Some discussion during the Keith Law chat today about: who is better? And who will be better? Out of Ryan Howard and Adrian Gonzalez?
Statistics are what I believe in, so there isn’t too much that differentiates what I believe from what the next “statistician” believes. As long as we are looking at roughly the same type of numbers. And Ryan Howard being the most overrated player in baseball is an opinion that I share with other baseball minds. But if you read my writing, then you know this already…
But right now, the two players are far from light years apart. In the future, Gonzalez should separate himself from Howard. But as of now, both are good players.
These players are actually incredible examples of how fans and analysts underrate the quality of teammates that surround a star player.
Ryan Howard plays in a large market, with a rabid fan-base, and some talent around him. Ryan Howard hits home runs in September, in meaningful games. Ryan Howard plays in the postseason, and has recently. Everything that the media pounds into our head would lead us to believe that Adrian Gonzalez is not even close to the same caliber of player that Howard is.
But it is not true. It is because the facts are simply not right. Mostly based on failed analysis.
Adrian Gonzalez, in 2009, may play in a situation that is the complete opposite of Howard. Probably as close as it is going to get to being night and day.
Gonzalez plays in a pitchers park, the most difficult park in baseball for hitters to perform in. Ryan Howard plays in a bonafide hitters park, a place where fly-balls turn into home runs, sometimes anyway. I don’t mean to downplay what Howard does, he does actually hit the ball quite hard. But the Padres, Adrian’s team, might be the worst in baseball. While Howard’s team should win around 88 games or so.
But Adrian Gonzalez’s career road OPS is .904, really good. Howard’s road OPS over his career is .956, not to far from his home numbers, implying that Howard has been a great hitter regardless of where he has played. But Philly has helped a little.
But the numbers are a little skewed.
One reason being that home numbers should not be ignored. However, in Gonzalez’s case maybe they should. There is clearly a much harder task that hitters face when hitting in Petco, than in any other park. I have disputed that Rice’s home numbers shouldn’t have been the only numbers that voters should have viewed. You can’t just say that “is what he was,” and that “his numbers were clearly good, only because of Fenway.”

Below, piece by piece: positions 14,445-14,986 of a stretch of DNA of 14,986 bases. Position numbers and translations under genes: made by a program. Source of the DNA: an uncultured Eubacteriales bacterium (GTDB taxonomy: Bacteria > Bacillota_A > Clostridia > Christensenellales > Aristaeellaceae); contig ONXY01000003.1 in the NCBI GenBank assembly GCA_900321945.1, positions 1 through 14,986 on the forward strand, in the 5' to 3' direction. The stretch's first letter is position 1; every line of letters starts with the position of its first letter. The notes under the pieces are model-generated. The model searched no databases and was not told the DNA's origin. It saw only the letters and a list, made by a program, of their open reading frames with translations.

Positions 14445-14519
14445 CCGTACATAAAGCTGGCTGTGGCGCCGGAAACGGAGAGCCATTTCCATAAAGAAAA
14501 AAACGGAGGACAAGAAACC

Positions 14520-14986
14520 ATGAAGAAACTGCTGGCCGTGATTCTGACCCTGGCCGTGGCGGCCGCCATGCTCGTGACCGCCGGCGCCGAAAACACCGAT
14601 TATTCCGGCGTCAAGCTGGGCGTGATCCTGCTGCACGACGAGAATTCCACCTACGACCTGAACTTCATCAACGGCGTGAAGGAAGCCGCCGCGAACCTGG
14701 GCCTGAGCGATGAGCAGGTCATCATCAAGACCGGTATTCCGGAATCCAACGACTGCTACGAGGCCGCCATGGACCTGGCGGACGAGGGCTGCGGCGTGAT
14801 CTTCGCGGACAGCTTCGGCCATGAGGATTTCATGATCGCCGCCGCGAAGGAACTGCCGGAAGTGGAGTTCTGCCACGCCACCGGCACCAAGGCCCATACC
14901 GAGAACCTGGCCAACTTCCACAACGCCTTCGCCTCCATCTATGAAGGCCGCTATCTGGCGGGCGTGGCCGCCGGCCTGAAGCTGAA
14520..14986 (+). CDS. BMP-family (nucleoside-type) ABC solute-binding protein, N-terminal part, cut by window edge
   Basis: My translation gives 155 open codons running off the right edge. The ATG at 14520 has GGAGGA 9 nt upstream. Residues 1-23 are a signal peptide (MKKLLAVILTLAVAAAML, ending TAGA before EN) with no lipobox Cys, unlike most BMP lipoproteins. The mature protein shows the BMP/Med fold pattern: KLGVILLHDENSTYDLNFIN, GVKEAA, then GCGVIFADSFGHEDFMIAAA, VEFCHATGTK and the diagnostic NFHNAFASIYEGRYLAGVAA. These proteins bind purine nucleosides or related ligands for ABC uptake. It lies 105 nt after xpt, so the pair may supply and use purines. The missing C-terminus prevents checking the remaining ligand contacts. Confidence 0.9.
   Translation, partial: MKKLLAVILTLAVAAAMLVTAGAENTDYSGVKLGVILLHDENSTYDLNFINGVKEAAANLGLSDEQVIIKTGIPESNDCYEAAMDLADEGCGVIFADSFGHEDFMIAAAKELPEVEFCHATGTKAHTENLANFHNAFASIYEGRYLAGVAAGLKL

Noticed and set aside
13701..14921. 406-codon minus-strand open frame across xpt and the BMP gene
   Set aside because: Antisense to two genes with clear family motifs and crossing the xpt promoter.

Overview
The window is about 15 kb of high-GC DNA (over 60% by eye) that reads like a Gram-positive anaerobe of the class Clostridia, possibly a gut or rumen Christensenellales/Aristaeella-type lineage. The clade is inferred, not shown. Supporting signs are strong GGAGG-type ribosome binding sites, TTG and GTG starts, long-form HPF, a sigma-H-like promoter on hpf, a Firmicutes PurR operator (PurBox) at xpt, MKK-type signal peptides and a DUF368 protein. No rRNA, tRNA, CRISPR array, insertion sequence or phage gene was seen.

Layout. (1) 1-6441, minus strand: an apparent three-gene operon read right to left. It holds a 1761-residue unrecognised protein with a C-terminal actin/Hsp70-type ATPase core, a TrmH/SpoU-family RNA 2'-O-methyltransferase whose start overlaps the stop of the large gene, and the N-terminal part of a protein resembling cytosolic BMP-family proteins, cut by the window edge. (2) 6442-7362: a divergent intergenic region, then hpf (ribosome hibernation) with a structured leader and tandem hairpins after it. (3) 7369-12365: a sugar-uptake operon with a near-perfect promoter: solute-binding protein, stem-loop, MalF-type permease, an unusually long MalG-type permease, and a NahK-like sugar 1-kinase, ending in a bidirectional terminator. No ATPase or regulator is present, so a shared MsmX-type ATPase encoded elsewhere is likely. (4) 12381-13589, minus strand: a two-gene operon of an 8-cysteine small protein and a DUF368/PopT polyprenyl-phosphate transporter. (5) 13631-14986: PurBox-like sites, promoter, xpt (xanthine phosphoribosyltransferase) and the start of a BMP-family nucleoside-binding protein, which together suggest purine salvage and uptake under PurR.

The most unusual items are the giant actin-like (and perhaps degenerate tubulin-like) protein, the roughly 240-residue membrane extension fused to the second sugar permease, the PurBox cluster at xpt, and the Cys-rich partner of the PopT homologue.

There is the possibility that Rice felt comfortable at home, leading to better numbers.
I cannot prove that, but cannot exclude it either.
So Howard has hit great everywhere. Gonzalez has struggled hitting in a canyon, but then again, every hitter that has hit in that canyon has struggled. And that is the reason that we have adjusted statistics nowadays.
Another reason why the numbers are skewed is because Howard has two of his prime seasons included, while Gonzalez is basically just beginning his prime.
Simply put, Howard is in what should be his prime right now.
Gonzalez’s has just begun.
And something that cannot be ignored is Adrian’s glove-work vs. that of Howard’s.
And that is a part of why Adrian was significantly better when reviewing the final WARP1 results from 2008.
Gonzalez’s fielding at first was way better than that of a replacement player. Howard’s was basically what a replacement player would do with the glove at that position.
Of course, WARP liked Gonzalez’s bat a lot more to, because, you know, he didn’t suck for two months. So the cumulative input into winning games that Gonzalez had, was greater (although there was a month in which Gonzalez had some struggles, comparatively) than Howard’s total.
WARP1 also enjoyed Gonzalez’s production more so than Howard’s in 2007, as well.
Basically, Howard has been declining some, and Gonzalez has been improving.
Of course, 2006 has to be included to be fair. Howard was clearly better that season. A great year for Howard, and the only year that MVP consideration is warranted.